The Ussuri cat is described as "experimental". I have taken an almost desperate measure in reproducing the adjacent photograph without the author's permission. I have provided a link, however. It came from this web page: NUTRO.RU There is no substitute for a photograph. Although I do not know how representative of the breed this cat is. If the author wants me to remove the photo, I will, of course.
This rare cat breed is listed on a website of wild cat hybrid cat breeds. It is listed under "Rare and Experimental"on that site. That implies that this cat breed is being deliberately bred. This seems to be the case. It also implies that the breed may have some sort of recognition with a cat registry somewhere. The Ussuri cat is not registered with the Rare and Exotic Feline Registry and they deal with all manner of rare cat breeds. I list this cat breed on my page on Wildcat hybrids.
Anyway, this cat breed is meant to be a naturally occurring wildcat/domestic cat hybrid. Sometimes wildcats do mate with domestic cats. Two good examples are the Scottish wildcat and the American Bobtail. There is a fear that the purity of the Scottish Wildcat genes are being eroded by interbreeding with domestic cats (see another posting on the Scottish Wildcat). As to the Bobcat there are documented examples of matings with domestic cats, without, it seems, the interference of mankind (see American Bobcat Hybrids). Both these wildcats are small and of a similar size to the domestic cat. They are large domestic cats in appearance. The Amur Leopard Cat would seem to be of a similar size.
The Savannah cat, a man made wildcat hybrid of a mating between the Serval and a domestic cat is hard to breed. That is why, in part, they are so expensive. The Serval is a relatively small wildcat, quite a lot bigger than the Scottish Wildcat and far more rangy in conformation.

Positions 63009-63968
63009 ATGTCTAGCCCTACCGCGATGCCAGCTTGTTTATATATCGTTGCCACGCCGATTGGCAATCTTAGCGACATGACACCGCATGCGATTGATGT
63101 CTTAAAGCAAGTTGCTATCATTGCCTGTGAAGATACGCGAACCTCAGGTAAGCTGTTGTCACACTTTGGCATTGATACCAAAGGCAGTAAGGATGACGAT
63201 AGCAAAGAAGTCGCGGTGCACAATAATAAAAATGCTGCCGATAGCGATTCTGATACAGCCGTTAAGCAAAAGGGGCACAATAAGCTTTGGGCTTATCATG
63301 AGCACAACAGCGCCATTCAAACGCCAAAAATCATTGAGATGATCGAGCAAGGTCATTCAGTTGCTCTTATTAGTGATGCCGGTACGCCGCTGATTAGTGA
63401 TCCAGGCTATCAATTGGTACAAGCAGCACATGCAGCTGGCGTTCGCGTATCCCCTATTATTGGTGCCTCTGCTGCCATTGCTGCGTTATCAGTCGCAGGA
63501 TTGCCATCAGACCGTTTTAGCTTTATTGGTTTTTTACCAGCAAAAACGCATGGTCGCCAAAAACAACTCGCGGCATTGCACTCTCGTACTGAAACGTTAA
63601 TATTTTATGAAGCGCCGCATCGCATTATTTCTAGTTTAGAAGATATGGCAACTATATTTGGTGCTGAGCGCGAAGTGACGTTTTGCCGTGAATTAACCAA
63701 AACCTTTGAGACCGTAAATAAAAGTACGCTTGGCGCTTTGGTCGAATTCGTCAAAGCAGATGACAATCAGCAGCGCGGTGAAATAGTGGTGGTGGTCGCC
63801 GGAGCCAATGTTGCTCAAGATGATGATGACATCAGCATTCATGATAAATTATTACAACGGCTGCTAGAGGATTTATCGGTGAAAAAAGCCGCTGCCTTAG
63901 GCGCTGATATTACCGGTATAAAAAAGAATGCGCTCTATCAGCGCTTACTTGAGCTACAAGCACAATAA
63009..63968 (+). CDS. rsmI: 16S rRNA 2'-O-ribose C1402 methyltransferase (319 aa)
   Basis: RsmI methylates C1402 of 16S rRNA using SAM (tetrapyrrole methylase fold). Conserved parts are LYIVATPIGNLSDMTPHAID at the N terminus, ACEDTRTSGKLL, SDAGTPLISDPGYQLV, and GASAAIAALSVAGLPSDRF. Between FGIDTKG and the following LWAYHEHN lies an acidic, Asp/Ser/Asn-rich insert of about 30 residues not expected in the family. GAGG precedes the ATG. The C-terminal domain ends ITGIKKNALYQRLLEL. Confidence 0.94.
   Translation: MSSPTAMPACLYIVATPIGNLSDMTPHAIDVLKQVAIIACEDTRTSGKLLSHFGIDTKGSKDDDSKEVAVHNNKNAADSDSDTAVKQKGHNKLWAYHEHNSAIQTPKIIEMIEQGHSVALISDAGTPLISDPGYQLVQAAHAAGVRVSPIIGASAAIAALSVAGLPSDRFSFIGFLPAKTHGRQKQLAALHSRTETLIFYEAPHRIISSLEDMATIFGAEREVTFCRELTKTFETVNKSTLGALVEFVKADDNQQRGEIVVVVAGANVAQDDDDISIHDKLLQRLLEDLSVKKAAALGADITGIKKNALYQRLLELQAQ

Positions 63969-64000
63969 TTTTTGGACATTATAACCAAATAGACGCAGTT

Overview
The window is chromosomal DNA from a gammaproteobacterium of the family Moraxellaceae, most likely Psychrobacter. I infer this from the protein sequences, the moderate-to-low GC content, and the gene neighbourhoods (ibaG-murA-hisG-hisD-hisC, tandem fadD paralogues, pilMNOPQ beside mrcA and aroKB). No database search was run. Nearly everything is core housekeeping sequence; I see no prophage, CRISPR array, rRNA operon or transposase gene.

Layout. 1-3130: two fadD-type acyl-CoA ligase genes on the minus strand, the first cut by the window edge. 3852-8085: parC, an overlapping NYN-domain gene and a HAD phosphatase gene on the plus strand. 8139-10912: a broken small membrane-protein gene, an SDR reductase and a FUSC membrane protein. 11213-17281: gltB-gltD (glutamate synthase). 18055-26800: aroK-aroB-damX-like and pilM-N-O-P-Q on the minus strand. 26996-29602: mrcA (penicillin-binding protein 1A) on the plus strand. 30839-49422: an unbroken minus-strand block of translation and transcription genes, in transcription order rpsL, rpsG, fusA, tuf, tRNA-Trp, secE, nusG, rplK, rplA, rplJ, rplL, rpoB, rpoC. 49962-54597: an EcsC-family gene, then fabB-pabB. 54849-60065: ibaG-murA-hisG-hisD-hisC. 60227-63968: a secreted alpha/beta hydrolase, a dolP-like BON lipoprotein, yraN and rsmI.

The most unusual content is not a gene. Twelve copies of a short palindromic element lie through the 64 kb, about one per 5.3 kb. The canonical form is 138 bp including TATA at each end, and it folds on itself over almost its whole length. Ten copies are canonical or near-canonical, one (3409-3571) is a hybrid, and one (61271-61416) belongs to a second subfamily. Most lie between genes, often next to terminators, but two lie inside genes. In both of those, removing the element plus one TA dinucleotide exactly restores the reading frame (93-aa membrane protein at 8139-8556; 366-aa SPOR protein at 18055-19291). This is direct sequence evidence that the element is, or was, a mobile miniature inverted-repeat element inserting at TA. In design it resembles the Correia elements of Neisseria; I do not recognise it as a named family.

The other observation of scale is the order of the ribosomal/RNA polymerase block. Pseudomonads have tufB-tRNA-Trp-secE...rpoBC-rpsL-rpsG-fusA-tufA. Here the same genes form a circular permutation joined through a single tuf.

By contrast the Ussuri cat is meant to be a domestic Cat / Amur Asian Leopard Cat (Prionailurus bengalensis euptilura) hybrid (source: hybrid cat breeds website). Or, the Wikipedia author says it could be a hybrid of small wildcats called "Amur Forest Cats". I don't think Amur Forest Cats exist but I am prepared to be corrected. Perhaps it is just another name for the Amur Leopard Cat. The Amur Leopard Cat is not of course the same cat as the much larger Amur Leopard. Both the Amur Leopard and the smaller Amur Leopard cat are extremely rare and critically endangered, which would make matings with domestic cats all the rarer. Here is a picture of the Amur Leopard Cat at the Inokashira Zoo, Tokyo, Japan:
Amur Leopard Cat - photo by kumachii - although there is no photograph of the Ussuri this small wildcat provides a strong clue as to the appearance as this cat is domestic tabby cat in appearance.
If the Ussuri cat still exists these are the main features (there are no pictures -- another reason to believe that this cat might not exist currently):
-- muscular but not massive
-- medium length legs
-- tail is ringed with a rounded dark tip
-- coat color and pattern is: merged spots, stripes, rings or spots and lines on forehead and cheeks, a line down the spine (dorsal stripe) on a gold/fawn background
-- bronze necklaces on chest and neck
-- lines on legs
-- lynx ears
For a skeptical person like myself this is describing a generic small wildcat.
Ussuri Cat to Domestic Cat
Photograph published under:
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